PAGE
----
Then as I approached my fortieth birthday, I did the usual amount of contemplating and soul-searching, and I realised that there were only two major regrets I had in my life. One was that I’d never given stand up comedy a go, and the other was that I’d never followed my childhood dream of becoming a writer. Of the two, the one that ate away at me most was the writing. It annoyed me that I’d let the attitude of my English teachers take away my dream.

Then I realised I could spend a lot of time being angry at something which had happened half a life time ago, or I could use the same time and energy to do something about it. So I sat down and started to write. At first I was pretty awful, but the more I wrote, the better I got, and the more I realised that I might yet end up as the writer I’d always wanted to be. More importantly, I was much happier with my life for simply having given it a go.

So what about the second regret? Well, that took me a little longer to sort out, but in November of last year, I took to the stage of a comedy club for the first time and finally did it. It was scary, I have little memory of whether anyone actually laughed, but I did it. Why did I do it? Because I knew I’d regret it if I didn’t give it a go. Yes, I’m forty-three, and that’s a pretty late start for trying your hand at stand up comedy for the first time (everyone else on stage on that particular night was much, much younger than me), but as the title of this article says, it’s never too late to make a change in your life, and changing it will almost always be for the better – even if it’s just a matter of being able to say that you tried something you’d always wanted to do. After all, what’s the worst that can happen? You find out you don’t like it after all, and even if that happens, at least you won’t spend the rest of your life regretting never having tried it.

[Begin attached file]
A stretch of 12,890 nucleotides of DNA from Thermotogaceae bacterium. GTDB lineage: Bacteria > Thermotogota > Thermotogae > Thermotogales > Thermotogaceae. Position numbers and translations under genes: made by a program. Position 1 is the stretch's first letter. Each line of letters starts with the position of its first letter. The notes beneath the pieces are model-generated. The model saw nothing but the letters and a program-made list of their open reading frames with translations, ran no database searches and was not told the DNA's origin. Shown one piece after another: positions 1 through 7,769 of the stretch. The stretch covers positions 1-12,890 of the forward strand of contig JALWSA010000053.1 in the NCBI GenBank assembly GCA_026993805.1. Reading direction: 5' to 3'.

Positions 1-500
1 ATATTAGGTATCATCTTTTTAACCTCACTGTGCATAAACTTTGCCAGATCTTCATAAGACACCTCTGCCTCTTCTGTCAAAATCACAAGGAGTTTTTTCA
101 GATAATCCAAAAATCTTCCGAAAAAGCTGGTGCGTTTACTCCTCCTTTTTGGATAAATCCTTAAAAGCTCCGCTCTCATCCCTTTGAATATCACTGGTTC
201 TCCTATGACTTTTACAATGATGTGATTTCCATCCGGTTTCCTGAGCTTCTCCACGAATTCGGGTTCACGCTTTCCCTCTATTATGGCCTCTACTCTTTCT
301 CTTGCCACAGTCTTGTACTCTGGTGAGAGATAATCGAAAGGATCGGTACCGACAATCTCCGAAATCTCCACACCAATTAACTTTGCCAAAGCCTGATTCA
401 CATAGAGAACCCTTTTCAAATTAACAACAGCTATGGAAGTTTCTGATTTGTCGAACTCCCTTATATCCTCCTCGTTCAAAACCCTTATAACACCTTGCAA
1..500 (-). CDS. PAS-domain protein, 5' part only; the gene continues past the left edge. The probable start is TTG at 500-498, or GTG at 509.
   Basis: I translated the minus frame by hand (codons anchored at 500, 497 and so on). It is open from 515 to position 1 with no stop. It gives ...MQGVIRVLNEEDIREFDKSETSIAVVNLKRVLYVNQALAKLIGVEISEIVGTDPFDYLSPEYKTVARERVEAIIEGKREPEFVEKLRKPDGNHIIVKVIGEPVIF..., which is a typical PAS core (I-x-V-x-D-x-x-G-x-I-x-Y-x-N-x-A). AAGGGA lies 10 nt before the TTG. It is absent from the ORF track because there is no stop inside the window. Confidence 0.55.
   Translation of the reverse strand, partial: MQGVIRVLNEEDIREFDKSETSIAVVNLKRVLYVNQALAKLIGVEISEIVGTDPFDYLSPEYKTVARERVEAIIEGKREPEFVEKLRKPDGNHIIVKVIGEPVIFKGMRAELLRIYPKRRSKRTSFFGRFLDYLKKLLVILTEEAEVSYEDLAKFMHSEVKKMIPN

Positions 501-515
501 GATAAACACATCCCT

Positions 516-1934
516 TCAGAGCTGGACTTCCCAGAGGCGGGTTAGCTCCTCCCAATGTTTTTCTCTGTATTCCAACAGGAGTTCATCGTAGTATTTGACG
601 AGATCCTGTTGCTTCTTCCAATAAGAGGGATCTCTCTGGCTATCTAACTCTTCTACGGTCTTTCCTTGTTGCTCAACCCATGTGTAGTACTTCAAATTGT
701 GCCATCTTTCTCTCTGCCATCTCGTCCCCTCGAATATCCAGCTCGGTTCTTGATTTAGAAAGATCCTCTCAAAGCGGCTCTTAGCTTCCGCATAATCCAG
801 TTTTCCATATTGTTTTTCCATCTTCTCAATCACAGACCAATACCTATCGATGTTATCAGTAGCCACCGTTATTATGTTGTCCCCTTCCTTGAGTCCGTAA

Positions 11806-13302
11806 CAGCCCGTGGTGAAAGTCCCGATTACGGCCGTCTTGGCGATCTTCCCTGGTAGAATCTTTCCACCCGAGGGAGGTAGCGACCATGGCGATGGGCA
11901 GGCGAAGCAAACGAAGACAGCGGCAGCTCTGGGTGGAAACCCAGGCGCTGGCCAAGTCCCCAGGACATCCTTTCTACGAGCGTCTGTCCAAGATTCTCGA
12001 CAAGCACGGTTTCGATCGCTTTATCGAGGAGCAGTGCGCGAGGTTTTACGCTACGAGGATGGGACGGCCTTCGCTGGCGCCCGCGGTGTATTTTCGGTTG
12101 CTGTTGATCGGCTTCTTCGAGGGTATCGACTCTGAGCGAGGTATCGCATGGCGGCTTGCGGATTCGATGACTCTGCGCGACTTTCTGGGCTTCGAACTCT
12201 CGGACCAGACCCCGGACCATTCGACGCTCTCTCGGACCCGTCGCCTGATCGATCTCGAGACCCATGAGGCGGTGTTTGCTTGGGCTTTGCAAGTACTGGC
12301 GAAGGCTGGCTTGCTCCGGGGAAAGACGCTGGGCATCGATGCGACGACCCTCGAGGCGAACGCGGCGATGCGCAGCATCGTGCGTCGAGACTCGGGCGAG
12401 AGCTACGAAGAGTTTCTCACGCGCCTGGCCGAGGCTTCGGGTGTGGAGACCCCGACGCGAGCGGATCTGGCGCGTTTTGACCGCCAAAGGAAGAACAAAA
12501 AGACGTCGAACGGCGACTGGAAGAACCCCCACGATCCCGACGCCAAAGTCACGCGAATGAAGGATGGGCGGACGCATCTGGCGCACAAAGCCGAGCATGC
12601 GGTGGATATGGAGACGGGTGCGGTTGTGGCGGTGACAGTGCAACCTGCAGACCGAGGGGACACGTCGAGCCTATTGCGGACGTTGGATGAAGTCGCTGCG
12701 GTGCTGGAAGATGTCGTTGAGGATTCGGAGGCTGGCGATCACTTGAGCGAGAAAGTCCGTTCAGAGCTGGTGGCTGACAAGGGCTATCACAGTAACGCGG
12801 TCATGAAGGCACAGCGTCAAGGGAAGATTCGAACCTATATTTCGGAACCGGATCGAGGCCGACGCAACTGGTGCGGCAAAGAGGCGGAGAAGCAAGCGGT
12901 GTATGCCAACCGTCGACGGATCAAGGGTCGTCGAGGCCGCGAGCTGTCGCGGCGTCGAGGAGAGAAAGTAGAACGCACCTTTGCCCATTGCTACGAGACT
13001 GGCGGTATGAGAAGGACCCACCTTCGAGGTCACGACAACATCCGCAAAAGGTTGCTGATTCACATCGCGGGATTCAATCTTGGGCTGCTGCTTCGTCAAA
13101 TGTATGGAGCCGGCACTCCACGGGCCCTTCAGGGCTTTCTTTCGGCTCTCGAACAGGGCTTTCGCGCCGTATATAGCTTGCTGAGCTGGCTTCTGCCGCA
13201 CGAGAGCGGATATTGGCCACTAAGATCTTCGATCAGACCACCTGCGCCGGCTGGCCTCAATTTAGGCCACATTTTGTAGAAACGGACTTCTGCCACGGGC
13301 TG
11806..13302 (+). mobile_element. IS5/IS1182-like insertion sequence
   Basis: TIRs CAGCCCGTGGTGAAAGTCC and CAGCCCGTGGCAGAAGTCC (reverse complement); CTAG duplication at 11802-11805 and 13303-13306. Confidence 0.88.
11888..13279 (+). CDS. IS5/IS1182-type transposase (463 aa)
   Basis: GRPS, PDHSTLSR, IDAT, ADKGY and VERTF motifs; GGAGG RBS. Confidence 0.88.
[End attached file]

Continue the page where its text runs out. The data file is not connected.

If there’s one bit of wisdom I’ve learned over the years, it’s that life’s simply too short to spend it being unhappy, especially when there’s something you can do about it. And no matter what your situation, there’s always something you can do about it.

From the author of For Those In Peril On The Sea, a tale of post-apocalyptic survival in a world where zombie-like infected rule the land and all the last few human survivors can do is stay on their boats and try to survive. Now available in print and as a Kindle ebook. Click here or visit to find out more. To download a preview of the first three chapters, click here.

To read the Foreword Clarion Review of For Those In Peril On The Sea (where it scored five stars out of five) click here.

6 Responses to “It’s Never Too Late To Make A Change Your Life”

  1. Kaine Andrews 11/03/2015 at 18:23 #

    Reblogged this on Insomnia, Nightmares and General Madness and commented:
    The message here is pretty equally applicable regardless if your dream is writing, comedy, or performing solo synchronized swimming (which is actually a thing.)

    • Colin M. drysdale 11/03/2015 at 18:56 #

      Thanks for the re-blog, but is solo synchronized swimming really a thing? Sounds a bit oxymoronic to me …

      • Kaine Andrews 11/03/2015 at 19:10 #

        That’s what I thought, too… But, sadly, people have tried it.

      • Colin M. drysdale 11/03/2015 at 23:15 #

        People have tried a lot of weird things, but it doesn’t mean that they’re right! It’s like ventriloquism on the radio, and yes that actually happened here in the UK with a guy called Archie Andrews. He came to a sticky end when he was given a TV show, and it turned out he was so bad that, as one critic put it, you could only see his lips moving when the puppet was speaking!

      • Kaine Andrews 12/03/2015 at 03:59 #

        I had heard of that – though not the aftermath of him being on television, which is hilarious.

      • Colin M. drysdale 12/03/2015 at 09:52 #

        Yes, it’s one of those things that’s become a a bit of legend in British TV circles (although, rather ironically), I got the puppet mixed up with the vent. The Vent was Peter Brough, and the puppet was called Archie Andrews).